The tragedy is that almost as soon as Baldwin was in a unique position to be heard by everyone, many of those he felt he was speaking for no longer wanted to listen. With his relationship to the black community already strained—what kind of black American would write a novel about a couple of gay white men in Paris?—his mainstream success alienated it further. Martin Luther King Jr. questioned his role, saying in a conversation recorded by an FBI wiretap in 1963 that the press mistook Baldwin for “a spokesperson of the Negro people,” when in fact he was “better qualified to lead a homosexual movement than a civil rights movement.” Baldwin insisted that the lives of blacks and whites were intertwined: he defended The Confessions of Nat Turner because rather than ignoring race issues or clinging to stereotypes, William Styron had “begun the common history—ours.” Even before the assassinations of King and Malcolm X, young radicals had grown weary of old Baldwin, who held, in Eldridge Cleaver’s words, an “antipathy towards the black race”; his open homosexuality was a “racial death-wish.” Having reportedly yelled, “The sons must slay their fathers” at Richard Wright during a fight over “Everybody’s Protest Novel,” Baldwin was now the father whom the vanguard needed to slay. The point was not lost on him, and the writings from the late 1960s and ’70s are a fascinating record of his efforts to understand his new position.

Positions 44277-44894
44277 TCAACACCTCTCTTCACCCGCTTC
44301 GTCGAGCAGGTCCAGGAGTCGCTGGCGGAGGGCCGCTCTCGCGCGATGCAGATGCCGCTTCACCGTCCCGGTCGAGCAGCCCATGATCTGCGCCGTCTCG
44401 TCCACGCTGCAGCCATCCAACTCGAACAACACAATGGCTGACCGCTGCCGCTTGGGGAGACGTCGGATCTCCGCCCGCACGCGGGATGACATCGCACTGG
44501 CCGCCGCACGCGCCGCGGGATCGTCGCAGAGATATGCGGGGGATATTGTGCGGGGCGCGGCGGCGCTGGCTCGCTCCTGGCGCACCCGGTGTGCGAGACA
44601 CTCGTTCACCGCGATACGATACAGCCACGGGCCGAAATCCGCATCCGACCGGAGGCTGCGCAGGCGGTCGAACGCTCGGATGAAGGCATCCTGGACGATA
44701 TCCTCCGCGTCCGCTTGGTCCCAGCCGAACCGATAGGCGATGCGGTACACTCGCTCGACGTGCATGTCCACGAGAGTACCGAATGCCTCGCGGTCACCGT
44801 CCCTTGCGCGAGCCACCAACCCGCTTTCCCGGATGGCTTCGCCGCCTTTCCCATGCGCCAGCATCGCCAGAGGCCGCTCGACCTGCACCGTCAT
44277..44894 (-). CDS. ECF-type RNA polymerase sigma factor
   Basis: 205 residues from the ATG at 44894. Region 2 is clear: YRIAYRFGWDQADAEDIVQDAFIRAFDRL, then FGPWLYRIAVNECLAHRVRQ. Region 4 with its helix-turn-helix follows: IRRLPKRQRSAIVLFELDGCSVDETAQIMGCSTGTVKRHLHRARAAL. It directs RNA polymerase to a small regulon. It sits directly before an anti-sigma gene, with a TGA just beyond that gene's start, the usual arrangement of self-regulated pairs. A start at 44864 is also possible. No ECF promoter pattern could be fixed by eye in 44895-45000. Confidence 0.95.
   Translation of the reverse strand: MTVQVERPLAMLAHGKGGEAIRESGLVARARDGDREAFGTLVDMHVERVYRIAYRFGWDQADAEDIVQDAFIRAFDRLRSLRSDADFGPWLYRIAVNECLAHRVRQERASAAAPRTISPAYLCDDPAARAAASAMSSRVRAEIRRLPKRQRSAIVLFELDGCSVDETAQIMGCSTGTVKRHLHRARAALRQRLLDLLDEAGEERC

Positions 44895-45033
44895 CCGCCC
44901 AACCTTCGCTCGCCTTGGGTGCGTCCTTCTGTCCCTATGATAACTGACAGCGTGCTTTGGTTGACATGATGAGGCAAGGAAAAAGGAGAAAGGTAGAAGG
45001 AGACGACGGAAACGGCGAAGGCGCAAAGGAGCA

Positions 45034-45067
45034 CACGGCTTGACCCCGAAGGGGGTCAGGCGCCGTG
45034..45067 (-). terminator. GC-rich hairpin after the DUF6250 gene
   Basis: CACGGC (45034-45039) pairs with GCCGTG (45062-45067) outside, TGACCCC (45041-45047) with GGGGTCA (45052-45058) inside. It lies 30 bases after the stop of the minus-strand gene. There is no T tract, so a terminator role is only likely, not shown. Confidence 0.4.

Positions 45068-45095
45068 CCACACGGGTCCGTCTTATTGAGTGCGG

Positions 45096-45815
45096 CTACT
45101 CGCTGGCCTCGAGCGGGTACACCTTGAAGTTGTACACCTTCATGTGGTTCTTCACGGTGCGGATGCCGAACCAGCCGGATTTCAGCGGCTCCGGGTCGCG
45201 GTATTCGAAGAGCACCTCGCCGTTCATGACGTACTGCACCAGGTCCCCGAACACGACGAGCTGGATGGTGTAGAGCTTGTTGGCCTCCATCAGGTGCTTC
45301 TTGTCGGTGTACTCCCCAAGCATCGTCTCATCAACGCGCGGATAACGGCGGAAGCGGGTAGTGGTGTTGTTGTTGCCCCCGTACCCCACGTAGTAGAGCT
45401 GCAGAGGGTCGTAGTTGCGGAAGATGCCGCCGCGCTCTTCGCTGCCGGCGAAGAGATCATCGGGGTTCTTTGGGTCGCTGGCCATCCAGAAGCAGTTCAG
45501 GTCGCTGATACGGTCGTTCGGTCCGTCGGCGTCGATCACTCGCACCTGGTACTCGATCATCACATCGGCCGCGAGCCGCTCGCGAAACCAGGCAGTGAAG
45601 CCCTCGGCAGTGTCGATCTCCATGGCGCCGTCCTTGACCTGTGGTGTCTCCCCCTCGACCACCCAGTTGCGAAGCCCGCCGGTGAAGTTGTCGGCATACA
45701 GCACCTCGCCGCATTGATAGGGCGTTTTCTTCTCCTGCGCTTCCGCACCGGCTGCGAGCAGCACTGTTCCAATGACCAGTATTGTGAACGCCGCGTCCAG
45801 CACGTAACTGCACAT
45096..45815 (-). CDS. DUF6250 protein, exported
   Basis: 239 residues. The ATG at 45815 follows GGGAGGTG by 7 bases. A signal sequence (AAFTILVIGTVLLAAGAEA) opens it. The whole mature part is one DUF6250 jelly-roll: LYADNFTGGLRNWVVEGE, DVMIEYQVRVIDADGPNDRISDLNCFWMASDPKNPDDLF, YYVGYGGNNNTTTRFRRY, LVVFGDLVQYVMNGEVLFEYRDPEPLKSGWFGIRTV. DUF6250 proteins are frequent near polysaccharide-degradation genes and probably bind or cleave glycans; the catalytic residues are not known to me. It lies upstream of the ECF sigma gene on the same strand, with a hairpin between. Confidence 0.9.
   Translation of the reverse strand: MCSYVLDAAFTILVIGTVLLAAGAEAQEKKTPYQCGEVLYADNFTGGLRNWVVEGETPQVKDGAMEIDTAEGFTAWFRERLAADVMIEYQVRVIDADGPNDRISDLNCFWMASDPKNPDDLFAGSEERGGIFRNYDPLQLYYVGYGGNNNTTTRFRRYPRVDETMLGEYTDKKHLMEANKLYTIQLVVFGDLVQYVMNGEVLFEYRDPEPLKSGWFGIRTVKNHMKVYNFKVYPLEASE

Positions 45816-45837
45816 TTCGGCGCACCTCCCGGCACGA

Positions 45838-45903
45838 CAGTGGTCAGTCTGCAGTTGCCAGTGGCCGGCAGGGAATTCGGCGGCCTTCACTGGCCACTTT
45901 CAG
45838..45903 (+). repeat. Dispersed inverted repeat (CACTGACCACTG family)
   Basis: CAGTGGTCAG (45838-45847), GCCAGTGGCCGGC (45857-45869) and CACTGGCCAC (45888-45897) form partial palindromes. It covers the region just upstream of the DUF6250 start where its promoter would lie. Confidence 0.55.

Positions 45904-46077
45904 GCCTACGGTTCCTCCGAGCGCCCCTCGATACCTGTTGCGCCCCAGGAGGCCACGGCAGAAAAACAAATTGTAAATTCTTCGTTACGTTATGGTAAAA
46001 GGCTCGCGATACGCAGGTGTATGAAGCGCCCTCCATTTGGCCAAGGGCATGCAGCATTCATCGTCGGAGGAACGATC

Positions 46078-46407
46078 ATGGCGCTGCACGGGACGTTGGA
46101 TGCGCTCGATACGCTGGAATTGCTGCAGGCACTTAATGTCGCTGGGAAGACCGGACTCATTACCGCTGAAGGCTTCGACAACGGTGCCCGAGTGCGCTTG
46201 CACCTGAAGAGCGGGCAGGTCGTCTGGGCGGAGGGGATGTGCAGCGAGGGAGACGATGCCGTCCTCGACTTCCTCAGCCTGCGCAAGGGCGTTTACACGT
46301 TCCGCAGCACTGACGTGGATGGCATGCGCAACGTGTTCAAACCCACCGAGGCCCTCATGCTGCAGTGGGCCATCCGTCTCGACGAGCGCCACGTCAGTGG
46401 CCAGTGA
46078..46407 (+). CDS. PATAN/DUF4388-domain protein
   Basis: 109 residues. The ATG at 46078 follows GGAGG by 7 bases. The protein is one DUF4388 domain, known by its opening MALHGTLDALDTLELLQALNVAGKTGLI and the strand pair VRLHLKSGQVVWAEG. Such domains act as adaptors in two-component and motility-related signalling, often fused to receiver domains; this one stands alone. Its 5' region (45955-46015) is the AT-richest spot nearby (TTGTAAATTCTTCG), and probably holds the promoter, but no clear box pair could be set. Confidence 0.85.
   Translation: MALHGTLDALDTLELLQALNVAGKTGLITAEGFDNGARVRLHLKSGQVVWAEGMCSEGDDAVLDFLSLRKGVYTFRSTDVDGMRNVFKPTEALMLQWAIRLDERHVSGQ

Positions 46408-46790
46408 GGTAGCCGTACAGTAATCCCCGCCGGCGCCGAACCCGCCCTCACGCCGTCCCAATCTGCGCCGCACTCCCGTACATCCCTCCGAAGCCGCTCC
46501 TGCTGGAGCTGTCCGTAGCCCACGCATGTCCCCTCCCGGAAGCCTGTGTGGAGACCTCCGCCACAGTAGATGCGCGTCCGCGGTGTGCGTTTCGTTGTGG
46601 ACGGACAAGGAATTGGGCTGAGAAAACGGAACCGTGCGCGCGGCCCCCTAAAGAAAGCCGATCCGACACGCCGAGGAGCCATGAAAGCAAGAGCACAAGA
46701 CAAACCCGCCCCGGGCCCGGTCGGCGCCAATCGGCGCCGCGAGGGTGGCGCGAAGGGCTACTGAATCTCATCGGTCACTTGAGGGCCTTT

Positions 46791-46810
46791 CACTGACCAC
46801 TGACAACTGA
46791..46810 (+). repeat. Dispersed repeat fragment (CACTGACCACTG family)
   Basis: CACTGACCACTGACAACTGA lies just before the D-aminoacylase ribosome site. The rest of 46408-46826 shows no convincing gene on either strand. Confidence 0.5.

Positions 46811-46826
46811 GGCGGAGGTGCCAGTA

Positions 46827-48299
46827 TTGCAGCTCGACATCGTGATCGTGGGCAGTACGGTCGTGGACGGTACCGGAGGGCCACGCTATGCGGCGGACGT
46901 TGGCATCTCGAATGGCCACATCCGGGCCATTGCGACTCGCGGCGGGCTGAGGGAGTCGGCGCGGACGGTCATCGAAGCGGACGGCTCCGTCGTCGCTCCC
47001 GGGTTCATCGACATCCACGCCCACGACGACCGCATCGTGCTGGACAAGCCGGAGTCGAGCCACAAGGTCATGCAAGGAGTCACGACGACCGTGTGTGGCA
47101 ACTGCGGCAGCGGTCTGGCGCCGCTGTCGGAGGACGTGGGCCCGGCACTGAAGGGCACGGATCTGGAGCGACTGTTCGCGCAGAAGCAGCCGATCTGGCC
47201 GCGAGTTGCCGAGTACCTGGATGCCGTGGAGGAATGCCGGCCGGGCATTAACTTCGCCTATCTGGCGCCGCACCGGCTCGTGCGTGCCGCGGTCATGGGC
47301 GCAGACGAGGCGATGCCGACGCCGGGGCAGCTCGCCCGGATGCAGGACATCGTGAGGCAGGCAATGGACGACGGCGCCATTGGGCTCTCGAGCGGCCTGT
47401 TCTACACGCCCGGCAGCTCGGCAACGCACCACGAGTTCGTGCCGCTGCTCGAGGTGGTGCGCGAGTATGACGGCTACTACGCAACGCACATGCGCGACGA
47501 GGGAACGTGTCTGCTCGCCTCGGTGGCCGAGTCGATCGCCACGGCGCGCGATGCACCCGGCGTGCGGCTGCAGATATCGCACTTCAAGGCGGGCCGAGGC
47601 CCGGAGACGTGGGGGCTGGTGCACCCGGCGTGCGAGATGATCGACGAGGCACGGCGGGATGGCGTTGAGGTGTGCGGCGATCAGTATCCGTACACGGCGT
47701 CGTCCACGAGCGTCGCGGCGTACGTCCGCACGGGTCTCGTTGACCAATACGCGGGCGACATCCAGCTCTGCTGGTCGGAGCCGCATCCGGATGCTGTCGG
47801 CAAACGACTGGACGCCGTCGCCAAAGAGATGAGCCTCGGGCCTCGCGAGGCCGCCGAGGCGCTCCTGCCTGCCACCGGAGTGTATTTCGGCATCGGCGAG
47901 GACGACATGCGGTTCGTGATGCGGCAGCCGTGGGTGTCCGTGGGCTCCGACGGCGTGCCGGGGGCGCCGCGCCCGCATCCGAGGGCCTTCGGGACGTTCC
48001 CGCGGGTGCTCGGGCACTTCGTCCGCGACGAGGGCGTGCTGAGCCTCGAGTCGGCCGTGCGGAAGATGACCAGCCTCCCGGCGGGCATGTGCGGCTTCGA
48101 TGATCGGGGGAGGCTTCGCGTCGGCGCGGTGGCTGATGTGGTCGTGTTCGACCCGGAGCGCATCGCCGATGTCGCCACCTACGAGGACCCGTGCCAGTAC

The most interesting of the collection’s later essays—and not coincidentally also the most personal—is a profile of Sidney Poitier, published in Look magazine in 1968. While only very loosely outlining Poitier’s career, Baldwin delivers a veiled apologia and eulogy—not only for his friend but also for himself. Poitier and Baldwin had achieved unmatched celebrity as black men in their respective professions, and then were censured by the people they had inevitably been cast to represent. The stars came to be seen by many in the new generation as Uncle Toms, having spent too much time in the white world. This backlash was bound to happen, Baldwin reflects, because black celebrities are always distrusted by the majority of black people, who have a right to feel abandoned. “It can become very difficult to remain in touch with all that nourishes you when you have arrived at Sidney’s eminence and are in the interesting, delicate, and terrifying position of being part of a system that you know you have to change.” To the critics complaining that Baldwin’s public engagement with racial politics damned his art, he writes in his own defense: “It’s only the black artists in this country—and it’s only beginning to change now—who have been called upon to fulfill their responsibilities as artists and, at the same time, insist on their responsibilities as citizens.”